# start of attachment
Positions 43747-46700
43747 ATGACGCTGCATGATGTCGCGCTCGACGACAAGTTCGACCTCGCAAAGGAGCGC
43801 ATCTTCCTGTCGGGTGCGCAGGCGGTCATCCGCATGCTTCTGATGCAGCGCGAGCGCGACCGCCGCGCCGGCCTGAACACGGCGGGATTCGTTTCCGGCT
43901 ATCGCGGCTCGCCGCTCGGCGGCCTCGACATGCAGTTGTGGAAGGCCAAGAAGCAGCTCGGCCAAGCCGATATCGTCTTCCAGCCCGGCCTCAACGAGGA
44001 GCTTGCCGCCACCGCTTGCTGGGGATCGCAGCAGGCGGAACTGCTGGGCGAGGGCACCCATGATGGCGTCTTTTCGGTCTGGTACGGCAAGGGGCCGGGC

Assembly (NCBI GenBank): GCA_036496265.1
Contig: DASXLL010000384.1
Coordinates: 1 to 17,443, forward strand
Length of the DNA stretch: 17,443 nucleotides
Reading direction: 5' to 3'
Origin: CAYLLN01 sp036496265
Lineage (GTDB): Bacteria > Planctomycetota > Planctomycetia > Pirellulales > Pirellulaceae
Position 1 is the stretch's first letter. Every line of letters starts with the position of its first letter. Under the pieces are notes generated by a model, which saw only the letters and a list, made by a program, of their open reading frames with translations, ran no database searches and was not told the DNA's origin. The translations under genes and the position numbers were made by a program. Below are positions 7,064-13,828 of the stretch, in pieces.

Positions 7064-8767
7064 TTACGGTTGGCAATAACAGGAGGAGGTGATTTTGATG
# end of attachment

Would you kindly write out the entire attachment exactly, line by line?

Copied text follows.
Positions 43747-46700
43747 ATGACGCTGCATGATGTCGCGCTCGACGACAAGTTCGACCTCGCAAAGGAGCGC
43801 ATCTTCCTGTCGGGTGCGCAGGCGGTCATCCGCATGCTTCTGATGCAGCGCGAGCGCGACCGCCGCGCCGGCCTGAACACGGCGGGATTCGTTTCCGGCT
43901 ATCGCGGCTCGCCGCTCGGCGGCCTCGACATGCAGTTGTGGAAGGCCAAGAAGCAGCTCGGCCAAGCCGATATCGTCTTCCAGCCCGGCCTCAACGAGGA
44001 GCTTGCCGCCACCGCTTGCTGGGGATCGCAGCAGGCGGAACTGCTGGGCGAGGGCACCCATGATGGCGTCTTTTCGGTCTGGTACGGCAAGGGGCCGGGC

Assembly (NCBI GenBank): GCA_036496265.1
Contig: DASXLL010000384.1
Coordinates: 1 to 17,443, forward strand
Length of the DNA stretch: 17,443 nucleotides
Reading direction: 5' to 3'
Origin: CAYLLN01 sp036496265
Lineage (GTDB): Bacteria > Planctomycetota > Planctomycetia > Pirellulales > Pirellulaceae
Position 1 is the stretch's first letter. Every line of letters starts with the position of its first letter. Under the pieces are notes generated by a model, which saw only the letters and a list, made by a program, of their open reading frames with translations, ran no database searches and was not told the DNA's origin. The translations under genes and the position numbers were made by a program. Below are positions 7,064-13,828 of the stretch, in pieces.

Positions 7064-8767
7064 TTACGGTTGGCAATAACAGGAGGAGGTGATTTTGATG